Some Northwest U.S. farmers are planning to mop up this summer. But with hay prices down they’re looking at an alternative cash source: a cash crop of RVs in the field. With the total eclipse of August 21, many farmers are turning fields into temporary RV parks. In eastern Idaho, per-night prices for dry camping are running $150 to $200 per rig. In Madras, Ore., one 65-acre site will house as many as 3,000 RVers and tent campers for the event, charging a mere $550 fee for five nights. Included in most campgrounds are such amenities as porta-potties, and the availability of bottled water – for an additional charge.
Oh my - glad we've got our reservations at Casper, WY Fairgrounds! Thankful for Joe and Larry who were proactive in booking the fairgrounds and making lots of Bluebird owners aware of it!

I mentioned this to my brother and sister-in-law and they commented on the long-term negative impact on the fields of using them for these purposes. Hopefully the farmers will get enough income from this one-time event to make it worthwhile longterm for them.

I did a little checking to make sure that RV Travel wasn't peddling fake news and found these sites:  -- $350 for 4 nights, 90 acres -- $480 for 4 nights -- $550 for 4 nights

And...  Happy Father's Day to all the dads out there!

Saturday, June 17, 2017

Poison Ivy Prevention

During the winter, we received mail at niece Ginny and Josh's house that contained a Poison Ivy Preventative that Jimmy had read about in a farm magazine. A compounding pharmacy in Oklahoma was the source for the preventative (Jimmy suggested we drive by there at some point but I figured it was easier to get it mailed to us).

When I was a kid, I would get *awful* cases of poison ivy. The worst was actually in the winter when dad had cleared some brush and we then ran through the smoke playing - as I recall - during my brother's birthday celebration which would have been end of January. I got such an awful case, only on my face - my face was swollen and I remember mom had to come in the mornings with a warm damp washcloth to wipe my eyes as they would have glued shut overnight. I probably wasn't more than 12 years old but I still remember it! Another time, in the summer, I got a bad case on my legs because I rode my pony bareback with me wearing shorts - and of course the pony had been rolling in poison ivy at some point and had the oil on his fur.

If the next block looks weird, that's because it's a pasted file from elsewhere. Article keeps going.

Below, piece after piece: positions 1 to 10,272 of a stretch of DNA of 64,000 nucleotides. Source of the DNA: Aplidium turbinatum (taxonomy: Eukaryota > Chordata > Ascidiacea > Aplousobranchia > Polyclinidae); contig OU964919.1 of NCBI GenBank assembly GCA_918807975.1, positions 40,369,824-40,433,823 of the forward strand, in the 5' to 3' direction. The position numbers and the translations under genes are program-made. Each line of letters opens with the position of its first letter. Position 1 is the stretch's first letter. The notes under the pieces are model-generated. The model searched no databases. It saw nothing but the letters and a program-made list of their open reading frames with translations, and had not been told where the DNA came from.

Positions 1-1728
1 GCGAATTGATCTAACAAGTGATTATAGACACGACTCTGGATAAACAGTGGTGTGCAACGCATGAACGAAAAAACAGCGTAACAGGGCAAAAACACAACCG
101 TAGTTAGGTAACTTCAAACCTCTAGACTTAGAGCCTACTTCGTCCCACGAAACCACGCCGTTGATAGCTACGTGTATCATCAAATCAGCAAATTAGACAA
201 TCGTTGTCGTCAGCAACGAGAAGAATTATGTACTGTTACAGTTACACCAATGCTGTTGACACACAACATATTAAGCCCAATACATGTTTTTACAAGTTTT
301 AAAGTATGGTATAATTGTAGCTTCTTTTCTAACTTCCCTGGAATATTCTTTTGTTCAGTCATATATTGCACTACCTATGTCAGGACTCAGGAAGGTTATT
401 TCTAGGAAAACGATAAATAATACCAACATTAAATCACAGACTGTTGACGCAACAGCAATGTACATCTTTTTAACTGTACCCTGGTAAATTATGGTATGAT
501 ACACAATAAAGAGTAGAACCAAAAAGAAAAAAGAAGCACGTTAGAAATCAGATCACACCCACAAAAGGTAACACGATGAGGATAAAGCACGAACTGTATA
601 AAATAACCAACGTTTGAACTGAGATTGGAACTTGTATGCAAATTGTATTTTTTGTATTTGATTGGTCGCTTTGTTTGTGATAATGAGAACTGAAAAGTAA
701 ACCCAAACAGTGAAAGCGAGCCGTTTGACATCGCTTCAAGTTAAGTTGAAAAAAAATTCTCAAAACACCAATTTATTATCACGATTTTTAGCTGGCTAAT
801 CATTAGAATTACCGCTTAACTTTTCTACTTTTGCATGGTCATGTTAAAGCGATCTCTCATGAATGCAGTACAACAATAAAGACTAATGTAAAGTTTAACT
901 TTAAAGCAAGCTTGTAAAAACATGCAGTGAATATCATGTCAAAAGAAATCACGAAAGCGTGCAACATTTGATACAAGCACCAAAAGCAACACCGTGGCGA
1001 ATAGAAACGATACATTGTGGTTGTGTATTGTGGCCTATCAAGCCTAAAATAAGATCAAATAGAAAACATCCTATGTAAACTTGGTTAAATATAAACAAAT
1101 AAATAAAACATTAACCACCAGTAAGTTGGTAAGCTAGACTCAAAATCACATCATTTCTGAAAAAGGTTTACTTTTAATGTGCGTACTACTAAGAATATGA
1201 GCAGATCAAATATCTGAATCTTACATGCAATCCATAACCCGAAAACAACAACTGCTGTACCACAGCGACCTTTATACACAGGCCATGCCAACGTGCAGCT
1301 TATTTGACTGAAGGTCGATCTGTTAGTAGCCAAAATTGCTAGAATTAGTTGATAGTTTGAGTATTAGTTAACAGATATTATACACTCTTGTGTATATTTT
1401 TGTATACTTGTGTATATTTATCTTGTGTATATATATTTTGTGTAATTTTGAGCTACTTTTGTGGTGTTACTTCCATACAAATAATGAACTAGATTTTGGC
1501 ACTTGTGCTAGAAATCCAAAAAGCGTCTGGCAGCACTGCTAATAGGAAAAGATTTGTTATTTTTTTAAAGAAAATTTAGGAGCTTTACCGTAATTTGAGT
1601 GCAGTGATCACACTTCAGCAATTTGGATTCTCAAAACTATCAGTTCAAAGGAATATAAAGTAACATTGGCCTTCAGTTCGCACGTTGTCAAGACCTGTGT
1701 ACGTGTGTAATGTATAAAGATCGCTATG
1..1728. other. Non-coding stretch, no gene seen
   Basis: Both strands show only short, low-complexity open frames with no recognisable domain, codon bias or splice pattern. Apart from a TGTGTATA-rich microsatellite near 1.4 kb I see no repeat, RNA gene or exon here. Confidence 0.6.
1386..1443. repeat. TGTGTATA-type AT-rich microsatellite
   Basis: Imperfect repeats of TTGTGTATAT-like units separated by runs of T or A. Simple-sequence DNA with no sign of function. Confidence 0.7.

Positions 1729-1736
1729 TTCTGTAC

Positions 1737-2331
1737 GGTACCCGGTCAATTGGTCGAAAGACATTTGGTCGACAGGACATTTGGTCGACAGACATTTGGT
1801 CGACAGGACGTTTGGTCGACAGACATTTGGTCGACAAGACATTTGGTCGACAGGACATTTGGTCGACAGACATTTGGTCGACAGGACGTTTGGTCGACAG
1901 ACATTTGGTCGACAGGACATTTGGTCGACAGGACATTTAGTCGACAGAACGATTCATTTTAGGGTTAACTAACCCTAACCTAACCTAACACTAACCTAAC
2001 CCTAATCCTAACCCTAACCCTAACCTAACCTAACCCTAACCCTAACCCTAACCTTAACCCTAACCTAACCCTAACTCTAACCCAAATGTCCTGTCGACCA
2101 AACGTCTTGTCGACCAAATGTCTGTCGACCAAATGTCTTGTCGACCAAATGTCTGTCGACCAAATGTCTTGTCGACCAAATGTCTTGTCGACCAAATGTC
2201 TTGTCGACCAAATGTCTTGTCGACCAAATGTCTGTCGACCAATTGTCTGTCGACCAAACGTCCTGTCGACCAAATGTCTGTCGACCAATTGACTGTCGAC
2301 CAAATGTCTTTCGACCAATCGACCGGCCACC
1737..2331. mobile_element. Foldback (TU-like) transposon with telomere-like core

I haven't gotten a rash from poison ivy in many years, but I fanatically avoid coming in contact with it. I have been surprised how many campgrounds, particularly public campgrounds (state and national parks), have a lot of it growing around between the campsites. I guess it is "natural" (like mosquitoes).
There were 3 vials in the package. The instructions indicated that you should take the solution from one vial and hold it in your mouth for 30 seconds and then swallow it. The dose should be repeated on the same day of the week for 3 consecutive weeks. The recommendation was to take it during the winter months when it is unlikely that you will be exposed to the poisonous plants, so that was what I did. Needless to say, I avoided running through smoke during the winter months!
Dwayne and I both took it several months ago... so far, we haven't gotten any rash from poison ivy, but we also have avoided contact. However, now that we are at the farm, it is always possible that we'll come in contact with the plant...
It's a pretty plant, right?

Just trying to avoid contact!

Information from the pharmacy in case anyone wants to get some for their own use.